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Dad Died 30 years Ago, Yet …

Chris Erskine

Let me tell you a little about my old man. His fingers quivered when he knotted a necktie, and he wasn’t as patient as he could’ve been in traffic. I seem to have inherited his affinity for being thoroughly uncool in slightly stressful moments. I also inherited his affinity for adventure. For instance, my dad loved old shacks and country roads. We once stumbled upon a fishing shack on the outskirts of New Orleans, the kind of authentic and earthy spot he adored. The shack was set on stilts over brackish water, and there were trapdoors in the floor where the Cajuns dropped their fishing lines. Occasionally, they’d pull in a gator. Sometimes a gar. By trade, my father worked in the glitzy, maniacal world of live television. But what he really liked were good books with texture and grit. Or taking out a rental rowboat at dawn — a thermos of coffee, a good cigar to ward off the bugs. You don’t need a network expense account for that. Not for the good stuff. Not for the stuff you remember. When Dad baited fish hooks, his fingers never quivered. Though he is gone now, I still see him in a summer sunset. I still see him in a flight of geese. He had only a little college (night classes at Northwestern) but a no-nonsense Catholic education. Let’s be honest: Isn’t that better? He seemed to know everything about everything, read the paper front to back to sideways, chatted up cabbies and cops. Mom used to say Dad knew every barkeep in Chicago.

Some women prefer difficult men. Dad wasn’t difficult. But he was a little tricky. He liked the Tijuana Brass, Neil Simon and the Beatles. He rocked a $50 sport coat, preferably plaid. I remember the day he brought home his first leisure suit. To me, it represented the end of civilization as we knew it. Dad!!! Really? What’s next, sideburns? Granny glasses? Mostly, he was a traditionalist. Loved steakhouses, hot dog stands and gumbo shops. Drove Chevys and Fords, while buying Mom big, buxom American sedans. In summer, he smelled of tomato plants and Sea & Ski. In winter, Old Spice and Italian beef sandwiches. When he ate Greek for lunch, there was so much residual garlic that Mom would have to bunk in another room. Like I said, he could be a little tricky. I remember when I found a stack of Playboys under his bed. I was stunned because I was pretty certain he was deeply in love with Angie Dickinson. Then later, Mary Tyler Moore. His heroes were wise-guys and iconoclasts: Tim Conway, Peter Falk, Lee Marvin, Alan Alda and anyone else who skewered the pompous and thesmug. I’ll never forget when he latched on to Ronald Reagan — like a man clinging to a life preserver. I was appalled because Dad had solid working-class roots. He’d always been a devoted Kennedy Democrat, a fan of Studs Terkel and Slats Grobnik. Reagan? Really? I was stunned because I knew Dad was mostly right about things.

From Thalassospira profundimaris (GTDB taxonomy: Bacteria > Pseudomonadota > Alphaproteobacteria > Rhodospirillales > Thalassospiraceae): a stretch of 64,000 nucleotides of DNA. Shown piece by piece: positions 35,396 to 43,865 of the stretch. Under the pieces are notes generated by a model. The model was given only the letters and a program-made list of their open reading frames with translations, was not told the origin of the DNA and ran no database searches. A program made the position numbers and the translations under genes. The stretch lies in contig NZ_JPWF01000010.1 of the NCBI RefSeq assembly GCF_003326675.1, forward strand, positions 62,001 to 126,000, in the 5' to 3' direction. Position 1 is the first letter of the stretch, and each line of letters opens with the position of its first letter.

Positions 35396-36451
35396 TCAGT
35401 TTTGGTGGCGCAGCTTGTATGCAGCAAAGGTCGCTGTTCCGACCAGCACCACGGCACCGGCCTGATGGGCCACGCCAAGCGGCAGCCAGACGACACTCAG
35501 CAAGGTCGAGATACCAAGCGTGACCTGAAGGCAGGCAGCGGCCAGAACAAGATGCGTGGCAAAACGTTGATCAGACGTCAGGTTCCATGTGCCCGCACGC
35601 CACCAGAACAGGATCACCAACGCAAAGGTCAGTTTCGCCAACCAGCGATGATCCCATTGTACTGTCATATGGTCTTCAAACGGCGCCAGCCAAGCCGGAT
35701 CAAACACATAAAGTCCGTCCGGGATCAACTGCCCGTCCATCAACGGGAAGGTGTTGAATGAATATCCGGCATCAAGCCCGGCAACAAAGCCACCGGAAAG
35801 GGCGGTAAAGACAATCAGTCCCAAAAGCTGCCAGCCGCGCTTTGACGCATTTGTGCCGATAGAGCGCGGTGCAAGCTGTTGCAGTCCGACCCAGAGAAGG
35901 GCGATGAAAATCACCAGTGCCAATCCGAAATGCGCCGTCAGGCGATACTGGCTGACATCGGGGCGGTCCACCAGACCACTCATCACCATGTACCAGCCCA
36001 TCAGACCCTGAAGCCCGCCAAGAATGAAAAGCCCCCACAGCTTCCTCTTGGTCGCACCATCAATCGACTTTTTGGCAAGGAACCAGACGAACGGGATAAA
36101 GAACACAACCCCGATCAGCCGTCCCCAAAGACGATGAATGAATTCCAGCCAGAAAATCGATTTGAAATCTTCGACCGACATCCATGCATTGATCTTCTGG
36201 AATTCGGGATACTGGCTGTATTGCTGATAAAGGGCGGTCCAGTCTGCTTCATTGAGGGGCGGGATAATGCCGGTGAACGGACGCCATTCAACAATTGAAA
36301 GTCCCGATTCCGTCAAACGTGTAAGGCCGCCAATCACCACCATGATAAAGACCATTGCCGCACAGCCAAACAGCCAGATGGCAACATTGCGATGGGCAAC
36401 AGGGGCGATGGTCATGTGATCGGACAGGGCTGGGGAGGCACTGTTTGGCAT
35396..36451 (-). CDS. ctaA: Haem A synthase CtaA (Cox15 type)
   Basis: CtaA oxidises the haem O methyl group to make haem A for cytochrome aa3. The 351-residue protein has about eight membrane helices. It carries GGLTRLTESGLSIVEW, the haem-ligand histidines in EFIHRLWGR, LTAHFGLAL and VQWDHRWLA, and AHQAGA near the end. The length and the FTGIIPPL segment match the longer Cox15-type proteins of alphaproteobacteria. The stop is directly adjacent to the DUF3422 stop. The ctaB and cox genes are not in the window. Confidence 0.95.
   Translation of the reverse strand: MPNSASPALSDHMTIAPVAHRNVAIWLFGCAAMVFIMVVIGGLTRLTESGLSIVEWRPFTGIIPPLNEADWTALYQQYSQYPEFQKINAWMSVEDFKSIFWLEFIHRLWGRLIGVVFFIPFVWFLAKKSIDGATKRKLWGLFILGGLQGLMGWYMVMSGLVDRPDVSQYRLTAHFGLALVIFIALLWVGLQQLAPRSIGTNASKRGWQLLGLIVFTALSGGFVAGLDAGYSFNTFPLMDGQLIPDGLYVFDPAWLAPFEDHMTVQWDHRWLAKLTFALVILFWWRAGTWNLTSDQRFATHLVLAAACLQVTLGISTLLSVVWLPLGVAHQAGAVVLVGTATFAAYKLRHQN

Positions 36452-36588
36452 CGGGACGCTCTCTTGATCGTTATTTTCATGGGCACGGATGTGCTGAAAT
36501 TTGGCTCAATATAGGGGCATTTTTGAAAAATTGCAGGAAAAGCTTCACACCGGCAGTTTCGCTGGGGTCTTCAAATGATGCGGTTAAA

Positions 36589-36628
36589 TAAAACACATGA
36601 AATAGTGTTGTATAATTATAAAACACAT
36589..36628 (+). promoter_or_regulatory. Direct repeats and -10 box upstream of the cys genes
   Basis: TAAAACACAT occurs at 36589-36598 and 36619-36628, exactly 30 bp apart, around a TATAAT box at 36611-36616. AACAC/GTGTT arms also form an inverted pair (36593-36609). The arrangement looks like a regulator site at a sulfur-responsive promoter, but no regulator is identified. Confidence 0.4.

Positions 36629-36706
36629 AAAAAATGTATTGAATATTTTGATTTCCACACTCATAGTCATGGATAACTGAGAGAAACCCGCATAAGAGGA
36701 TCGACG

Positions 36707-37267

I still see my dad in a summer sunset. I still see him in a fl ight of geese.
I still see my dad in a summer sunset. I still see him in a fl ight of geese.

He knew that Gibsons were superior to martinis. He knew that Nicklaus was better than Palmer. How could he be wrong about Reagan? Like many sons, I pushed back, while knowing that my dad had the best radar ever — on a par with Twain, Truman or Cronkite. Dad!!! He passed three decades ago. If he survived to see the world today, the state of modern sitcoms alone would’ve killed him. Not quite sure what he’d think about the current roar of worry … the brittle state of the republic. Having survived the Depression and WWII, I don’t think he’d have much patience for so much complaining. Trust me, Dad never lost much sleep over the plight of middle-class American kids. Life today might’ve turned him bitter and mean. Or it might’ve made him funnier than ever — added more sparkle to his squinty Irish eyes. I was his only son. Imagine having one son, and it turns out to be me? That’s where humor comes from. But he was always a good sport about it. In many ways, he was my best and greatest friend. So, I’ll gladly accept his handme-down mirth. And cherish a couple of his soup-stained neckties. I could never crush a golf ball the way he could … or nail the punchline … or land a fish. But I got something else: His wonderful sense of mirth. Thanks, Pops. Happy Father’s Day.

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First published in the June 1 print issue of the Pasadena Outlook.

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